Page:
From mads to nuts. "The S400 was a kind of engineers-gone-wild project which took years to complete because Kasper spent a lot of time on countless wave guide prototypes. The wave guide is this speaker's biggest achievement by far and reason for its success. Wave guides are a very delicate thing. Doing them right is an engineering art very very few master. The only reason Kasper could design us such a perfect wave guide was having completely new measurement technology available. That made our S400 the first production speaker to have been developed with it.
Controlled narrower directivity without the ~2kHz 'suckout' common for most two-ways around the crossover frequency.
"It's a robotic holographic nearfield scanner which takes then processes 5'402 measurements points around each driver of the speaker. This gave us very high-resolution 3D mapping on what happens acoustically to help Kasper test and fine-tune the wave guide's geometry until it perfectly matched how tweeter and midrange interact. That's a unique feature. It also assures that the tweeter's dispersion in the very high frequencies remains wide instead of narrows to beam as is typical.
"Our speaker measures almost the same on axis as it does 50° off. When reflected sound has nearly the same character as direct sound, our brains have a far easier time to process the sound and we are left with a far clearer soundstage and more specific images. Our design also widens the sweet spot and makes them a joy to listen to when you walk about a room. Another benefit of our wave guide is that we got rid of cabinet diffraction because the tweeter doesn't see the cabinet as 99% of all speakers do. That's possible only because we use such a small 19mm tweeter in a very deep wave guide."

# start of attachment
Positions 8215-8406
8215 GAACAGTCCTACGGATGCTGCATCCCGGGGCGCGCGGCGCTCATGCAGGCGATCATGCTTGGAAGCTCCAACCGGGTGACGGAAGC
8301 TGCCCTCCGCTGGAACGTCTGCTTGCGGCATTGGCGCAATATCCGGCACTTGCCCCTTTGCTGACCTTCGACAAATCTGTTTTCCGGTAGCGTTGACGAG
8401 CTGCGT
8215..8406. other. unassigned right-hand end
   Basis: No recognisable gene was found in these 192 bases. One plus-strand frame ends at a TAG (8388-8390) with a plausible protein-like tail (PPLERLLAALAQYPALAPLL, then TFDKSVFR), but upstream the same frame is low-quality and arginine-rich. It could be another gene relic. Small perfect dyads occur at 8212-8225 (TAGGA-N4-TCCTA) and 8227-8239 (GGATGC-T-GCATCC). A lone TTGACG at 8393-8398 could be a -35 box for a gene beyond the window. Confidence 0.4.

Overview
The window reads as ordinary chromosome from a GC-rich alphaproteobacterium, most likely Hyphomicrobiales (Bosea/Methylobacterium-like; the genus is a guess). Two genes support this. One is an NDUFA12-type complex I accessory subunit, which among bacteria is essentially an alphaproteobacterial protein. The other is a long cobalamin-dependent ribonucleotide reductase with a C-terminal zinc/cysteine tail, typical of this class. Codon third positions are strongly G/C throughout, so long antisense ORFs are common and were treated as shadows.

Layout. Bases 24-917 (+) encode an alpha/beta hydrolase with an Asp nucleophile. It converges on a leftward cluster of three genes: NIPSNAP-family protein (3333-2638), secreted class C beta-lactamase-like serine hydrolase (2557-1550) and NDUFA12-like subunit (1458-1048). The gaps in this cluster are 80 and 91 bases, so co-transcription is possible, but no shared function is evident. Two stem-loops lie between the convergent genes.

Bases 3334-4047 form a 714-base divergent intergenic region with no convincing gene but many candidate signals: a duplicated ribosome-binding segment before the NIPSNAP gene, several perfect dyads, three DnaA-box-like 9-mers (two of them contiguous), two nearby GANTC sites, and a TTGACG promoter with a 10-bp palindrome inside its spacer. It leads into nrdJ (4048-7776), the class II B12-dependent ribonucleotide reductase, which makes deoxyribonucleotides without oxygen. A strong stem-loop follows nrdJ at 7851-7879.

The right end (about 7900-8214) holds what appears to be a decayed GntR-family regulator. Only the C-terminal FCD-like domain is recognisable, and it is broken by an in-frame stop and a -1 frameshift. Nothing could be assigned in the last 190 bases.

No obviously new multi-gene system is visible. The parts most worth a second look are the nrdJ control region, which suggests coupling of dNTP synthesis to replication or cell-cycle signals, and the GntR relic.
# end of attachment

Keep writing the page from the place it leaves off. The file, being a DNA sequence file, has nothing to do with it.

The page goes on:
Why Buchardt decided on a wave guide over a coaxial driver, "coaxials have one drawback Kasper didn't like. When doing a wave guide with the highest resolution robotic scanner, you see how sensitive a tweeter actually is to even the smallest changes in a wave guide's geometry. Here the contour response of a coaxial driver constantly changes because the wave guide created by its mid/woofer cone constantly moves around the tweeter."
For more nuts and bolts, "most research suggests that what we hear in-room is around 12% direct sound from the speakers, 44% early reflections from the room and 44% sound power from how the sound loads the room. By possessing nearly the same response on-axis and off, the S400 will sound balanced even at extreme angles and in untreated rooms. The new long-stroke aluminium mid/woofer from Ulrik Schmidt successfully damps the ringing typical of such drivers when used into the midrange and it can work in a small air volume whilst delivering very low loud bass. Our wave guide was designed specifically to complement this driver and not the other way around.
"The passive radiator not only allowed us to shrink the cabinet size by 30%, it eliminates port compression, port noise and is more forgiving of close boundary placement. The crossover uses costlier metalized not electrolytic caps and copper not iron coils."